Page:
Medivation, Exelixis Show Promise as They Take Aim at Prostate Cancer
These two development-stage biotechs join Dendreon and Johnson & Johnson in the search for a prostate cancer treatment, a multi-billion dollar opportunity in the US alone.
My firm’s decade-long work covering Dendreon (DNDN) has meant we’re more familiar than most with the prostate cancer space. We know the top urology and oncology docs, we’re connected to patient advocacy organizations, and we’d like to think we have our finger on the pulse of how investors view the space.
(See the latest on DNDN in Debate Over Dendreon's Provenge Coverage Is Settled.)
Over the last year I’ve watched with interest the developments from two development-stage biotechs, Exelixis (EXEL) and Medivation (MDVN). Before the bell today, my firm initiated positive coverage on both companies.
I’d looked at Exelixis a number of times in the past. This company has spent an eye-popping $1.2 billion of shareholder money with no approved drugs to show for it. Fortunately for anyone interested in Exelixis going forward, there is new management and a new appreciation for fiscal responsibility.
Exelixis is focused on XL184, a tyrosine kinase inhibitor (TKI) primarily targeting VEGFR, MET, and RET -- all markers scientifically linked with cancer. XL184 has been around long enough to have been passed over by two big pharma companies, something that should always give investors pause. But rather remarkable early data from a Phase II prostate cancer trial made my firm take another look.
Prostate cancer preferentially spreads to bone. Spread to bone is what causes most of the side effects (and eventually death) in the 30% of men diagnosed with prostate cancer who die of the disease. In the first 20 XL184 patients with bone scan data, Exelixis’ drug improved the bone scans of 19 patients. The 20th patient got no worse. These are rather remarkable data that four leading prostate cancer docs on a panel at the company’s December 2010 R&D Day said they’d never seen before.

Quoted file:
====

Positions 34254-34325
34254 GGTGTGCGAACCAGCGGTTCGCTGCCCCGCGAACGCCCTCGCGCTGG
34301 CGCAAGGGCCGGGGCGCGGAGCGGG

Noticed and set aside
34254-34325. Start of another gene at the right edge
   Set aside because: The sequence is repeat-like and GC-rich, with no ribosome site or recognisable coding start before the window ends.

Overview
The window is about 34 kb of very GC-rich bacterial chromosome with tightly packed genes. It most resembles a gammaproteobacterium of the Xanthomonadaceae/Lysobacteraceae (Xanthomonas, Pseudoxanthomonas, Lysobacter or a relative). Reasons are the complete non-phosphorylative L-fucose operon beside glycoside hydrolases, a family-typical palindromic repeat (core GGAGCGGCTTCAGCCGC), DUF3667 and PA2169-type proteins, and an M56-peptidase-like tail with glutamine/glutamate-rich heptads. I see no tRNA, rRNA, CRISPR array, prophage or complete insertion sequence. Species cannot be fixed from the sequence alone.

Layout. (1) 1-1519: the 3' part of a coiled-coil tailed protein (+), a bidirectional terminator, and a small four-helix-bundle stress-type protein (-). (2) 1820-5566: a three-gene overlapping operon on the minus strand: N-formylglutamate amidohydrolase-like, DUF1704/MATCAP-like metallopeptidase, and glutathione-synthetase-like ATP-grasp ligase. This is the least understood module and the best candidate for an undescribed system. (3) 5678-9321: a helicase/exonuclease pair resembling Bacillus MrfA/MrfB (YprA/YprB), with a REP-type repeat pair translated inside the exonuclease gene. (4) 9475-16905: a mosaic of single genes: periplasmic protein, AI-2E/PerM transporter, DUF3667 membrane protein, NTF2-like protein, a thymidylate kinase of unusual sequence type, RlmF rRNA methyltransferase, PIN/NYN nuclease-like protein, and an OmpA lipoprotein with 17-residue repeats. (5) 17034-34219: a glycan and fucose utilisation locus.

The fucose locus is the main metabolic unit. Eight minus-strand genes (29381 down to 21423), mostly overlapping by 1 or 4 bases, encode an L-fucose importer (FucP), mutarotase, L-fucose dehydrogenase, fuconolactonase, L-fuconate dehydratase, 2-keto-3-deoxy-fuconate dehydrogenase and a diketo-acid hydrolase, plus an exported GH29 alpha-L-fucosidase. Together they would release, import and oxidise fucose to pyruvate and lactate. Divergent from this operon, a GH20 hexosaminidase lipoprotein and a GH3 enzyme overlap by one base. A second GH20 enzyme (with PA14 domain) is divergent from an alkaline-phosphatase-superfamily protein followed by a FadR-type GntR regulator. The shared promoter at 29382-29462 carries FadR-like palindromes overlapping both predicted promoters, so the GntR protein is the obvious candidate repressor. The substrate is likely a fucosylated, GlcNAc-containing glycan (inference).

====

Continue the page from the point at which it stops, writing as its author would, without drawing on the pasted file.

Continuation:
Exelixis has reorganized the company to focus on XL184 in prostate cancer. It is expanding its prostate program into another Phase II trial. Additional data from the initial trial are expected at the ASCO Genitourinary Conference in February.
Medivation has MDV3100 in two Phase III trials for the treatment of prostate cancer. MDV3100 works by blocking the entry of androgens into a prostate cancer cell. Since prostate cancer cells use androgens to fuel their dirty work, it is hoped MDV3100 will help patients by blocking this fuel source.
An early Phase I/II trial was a good hint this could be the case. The data from MDV3100 was comparable to slightly better than Johnson & Johnson’s (JNJ) abiraterone, which has a roughly similar approach but is about a year ahead in clinical trials.
Medivation may be better known for Dimebon, however, a drug for Alzheimer’s Disease (AD) and Huntington’s Disease that failed a Phase III trial in AD. More than a few shareholders were run over by that failure, given a fairly large, randomized Russian Phase II trial in AD was positive. False negative trials are very common in central nervous system drugs, so there might still be hope for Dimebon. Most every professional investor, however, is looking past Dimebon at MDV3100.
Provenge, abiraterone, MDV3100, and XL184 -- assuming clinical trials for the latter three drugs continue to be positive -- will form the backbone of prostate cancer treatment in the back half of this decade. Prostate cancer is a multi-billion dollar opportunity in the US and 2 to three times that worldwide, so there is plenty of cash to go around for all four companies.
My firm’s purpose for adding coverage on Exelixis and Medivation to our existing coverage on Dendreon was so we could keep a closer eye on the three drugs we believe will be the most important for the prostate cancer market. And, of course, to see if we can make some money as investors along the way from Exelixis and Medivation as we have with Dendreon.
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